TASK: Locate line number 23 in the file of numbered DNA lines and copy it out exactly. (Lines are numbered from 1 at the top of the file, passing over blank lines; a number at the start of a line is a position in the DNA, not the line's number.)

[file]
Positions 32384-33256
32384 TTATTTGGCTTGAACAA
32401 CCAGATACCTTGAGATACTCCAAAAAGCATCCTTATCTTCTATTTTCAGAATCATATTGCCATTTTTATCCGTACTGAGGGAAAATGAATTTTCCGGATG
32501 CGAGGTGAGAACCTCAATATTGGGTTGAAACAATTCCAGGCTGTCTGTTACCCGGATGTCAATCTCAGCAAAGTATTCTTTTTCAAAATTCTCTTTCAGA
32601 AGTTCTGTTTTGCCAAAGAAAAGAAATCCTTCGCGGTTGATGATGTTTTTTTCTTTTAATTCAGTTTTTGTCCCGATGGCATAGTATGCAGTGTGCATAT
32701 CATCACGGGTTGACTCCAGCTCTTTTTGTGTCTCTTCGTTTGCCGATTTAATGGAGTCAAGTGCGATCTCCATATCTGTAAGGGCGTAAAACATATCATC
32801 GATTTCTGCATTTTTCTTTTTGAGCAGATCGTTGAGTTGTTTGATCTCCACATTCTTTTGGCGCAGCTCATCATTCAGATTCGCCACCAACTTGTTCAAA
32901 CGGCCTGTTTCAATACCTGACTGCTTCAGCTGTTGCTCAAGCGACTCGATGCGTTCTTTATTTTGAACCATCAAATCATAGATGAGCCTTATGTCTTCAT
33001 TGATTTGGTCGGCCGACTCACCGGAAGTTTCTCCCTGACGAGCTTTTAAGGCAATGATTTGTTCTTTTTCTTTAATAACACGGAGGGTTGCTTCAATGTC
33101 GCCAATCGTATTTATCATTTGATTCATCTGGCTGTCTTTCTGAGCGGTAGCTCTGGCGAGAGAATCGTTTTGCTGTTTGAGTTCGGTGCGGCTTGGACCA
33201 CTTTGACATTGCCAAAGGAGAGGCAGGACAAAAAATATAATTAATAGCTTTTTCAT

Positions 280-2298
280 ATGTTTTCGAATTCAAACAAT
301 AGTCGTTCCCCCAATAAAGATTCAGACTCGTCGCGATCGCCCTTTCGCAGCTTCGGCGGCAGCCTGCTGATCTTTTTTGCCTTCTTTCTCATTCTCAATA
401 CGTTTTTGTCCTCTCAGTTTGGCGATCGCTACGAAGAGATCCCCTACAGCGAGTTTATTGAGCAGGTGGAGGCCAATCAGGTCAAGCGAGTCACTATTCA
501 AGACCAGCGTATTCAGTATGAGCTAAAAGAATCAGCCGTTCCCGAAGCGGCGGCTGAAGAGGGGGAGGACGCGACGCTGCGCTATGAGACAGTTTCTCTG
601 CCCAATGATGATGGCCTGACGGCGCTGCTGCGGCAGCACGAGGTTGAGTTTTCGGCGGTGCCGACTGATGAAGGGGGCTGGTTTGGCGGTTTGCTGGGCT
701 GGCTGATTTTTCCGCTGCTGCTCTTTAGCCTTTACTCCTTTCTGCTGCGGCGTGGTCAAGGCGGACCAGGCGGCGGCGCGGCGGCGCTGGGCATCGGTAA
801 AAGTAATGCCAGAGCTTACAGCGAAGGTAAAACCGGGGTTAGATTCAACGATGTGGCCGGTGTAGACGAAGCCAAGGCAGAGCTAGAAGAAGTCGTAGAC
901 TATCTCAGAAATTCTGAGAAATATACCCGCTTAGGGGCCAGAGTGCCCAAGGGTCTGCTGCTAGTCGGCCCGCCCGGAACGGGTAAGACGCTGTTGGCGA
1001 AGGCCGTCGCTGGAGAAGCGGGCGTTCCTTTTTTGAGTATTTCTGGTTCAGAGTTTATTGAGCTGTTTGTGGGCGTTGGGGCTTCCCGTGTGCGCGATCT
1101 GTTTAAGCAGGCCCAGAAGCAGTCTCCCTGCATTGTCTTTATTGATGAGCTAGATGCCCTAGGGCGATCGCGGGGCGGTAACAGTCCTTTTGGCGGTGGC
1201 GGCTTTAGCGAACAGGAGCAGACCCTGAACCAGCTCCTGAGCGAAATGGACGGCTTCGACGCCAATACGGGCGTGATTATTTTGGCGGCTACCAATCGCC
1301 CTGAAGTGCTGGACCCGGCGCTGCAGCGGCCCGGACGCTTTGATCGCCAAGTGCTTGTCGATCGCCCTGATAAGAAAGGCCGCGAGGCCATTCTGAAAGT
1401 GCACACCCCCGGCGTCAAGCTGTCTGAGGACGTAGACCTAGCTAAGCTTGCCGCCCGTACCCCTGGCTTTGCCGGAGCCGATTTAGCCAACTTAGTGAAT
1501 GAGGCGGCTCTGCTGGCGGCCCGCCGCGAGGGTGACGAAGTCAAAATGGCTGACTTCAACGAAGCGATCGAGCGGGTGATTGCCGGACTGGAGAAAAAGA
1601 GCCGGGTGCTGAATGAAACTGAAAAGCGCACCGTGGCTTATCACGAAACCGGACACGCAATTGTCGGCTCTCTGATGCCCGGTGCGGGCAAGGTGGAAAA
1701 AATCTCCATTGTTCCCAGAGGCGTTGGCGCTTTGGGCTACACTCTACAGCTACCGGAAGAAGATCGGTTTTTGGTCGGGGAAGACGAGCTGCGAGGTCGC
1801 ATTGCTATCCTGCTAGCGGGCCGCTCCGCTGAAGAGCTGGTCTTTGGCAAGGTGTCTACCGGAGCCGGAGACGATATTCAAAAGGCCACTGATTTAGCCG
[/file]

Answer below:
1201 GGCTTTAGCGAACAGGAGCAGACCCTGAACCAGCTCCTGAGCGAAATGGACGGCTTCGACGCCAATACGGGCGTGATTATTTTGGCGGCTACCAATCGCC